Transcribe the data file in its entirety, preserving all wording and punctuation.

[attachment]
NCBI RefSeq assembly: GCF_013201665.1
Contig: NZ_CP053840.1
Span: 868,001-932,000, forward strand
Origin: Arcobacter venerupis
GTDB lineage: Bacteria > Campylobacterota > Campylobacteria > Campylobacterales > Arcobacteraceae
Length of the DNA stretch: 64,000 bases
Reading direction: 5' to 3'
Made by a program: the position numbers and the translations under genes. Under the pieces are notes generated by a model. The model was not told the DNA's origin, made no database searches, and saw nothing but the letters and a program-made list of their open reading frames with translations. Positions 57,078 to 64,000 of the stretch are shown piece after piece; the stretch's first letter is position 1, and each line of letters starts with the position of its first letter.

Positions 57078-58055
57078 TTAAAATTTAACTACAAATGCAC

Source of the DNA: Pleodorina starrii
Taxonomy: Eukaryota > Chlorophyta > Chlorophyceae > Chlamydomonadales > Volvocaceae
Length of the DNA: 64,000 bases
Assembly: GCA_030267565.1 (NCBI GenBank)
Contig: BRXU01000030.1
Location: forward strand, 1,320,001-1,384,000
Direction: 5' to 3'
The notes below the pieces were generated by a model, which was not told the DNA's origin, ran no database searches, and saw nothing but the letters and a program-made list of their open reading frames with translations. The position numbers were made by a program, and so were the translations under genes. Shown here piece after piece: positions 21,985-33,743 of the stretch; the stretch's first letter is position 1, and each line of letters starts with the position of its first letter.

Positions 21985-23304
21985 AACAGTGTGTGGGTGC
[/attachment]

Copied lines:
NCBI RefSeq assembly: GCF_013201665.1
Contig: NZ_CP053840.1
Span: 868,001-932,000, forward strand
Origin: Arcobacter venerupis
GTDB lineage: Bacteria > Campylobacterota > Campylobacteria > Campylobacterales > Arcobacteraceae
Length of the DNA stretch: 64,000 bases
Reading direction: 5' to 3'
Made by a program: the position numbers and the translations under genes. Under the pieces are notes generated by a model. The model was not told the DNA's origin, made no database searches, and saw nothing but the letters and a program-made list of their open reading frames with translations. Positions 57,078 to 64,000 of the stretch are shown piece after piece; the stretch's first letter is position 1, and each line of letters starts with the position of its first letter.

Positions 57078-58055
57078 TTAAAATTTAACTACAAATGCAC

Source of the DNA: Pleodorina starrii
Taxonomy: Eukaryota > Chlorophyta > Chlorophyceae > Chlamydomonadales > Volvocaceae
Length of the DNA: 64,000 bases
Assembly: GCA_030267565.1 (NCBI GenBank)
Contig: BRXU01000030.1
Location: forward strand, 1,320,001-1,384,000
Direction: 5' to 3'
The notes below the pieces were generated by a model, which was not told the DNA's origin, ran no database searches, and saw nothing but the letters and a program-made list of their open reading frames with translations. The position numbers were made by a program, and so were the translations under genes. Shown here piece after piece: positions 21,985-33,743 of the stretch; the stretch's first letter is position 1, and each line of letters starts with the position of its first letter.

Positions 21985-23304
21985 AACAGTGTGTGGGTGC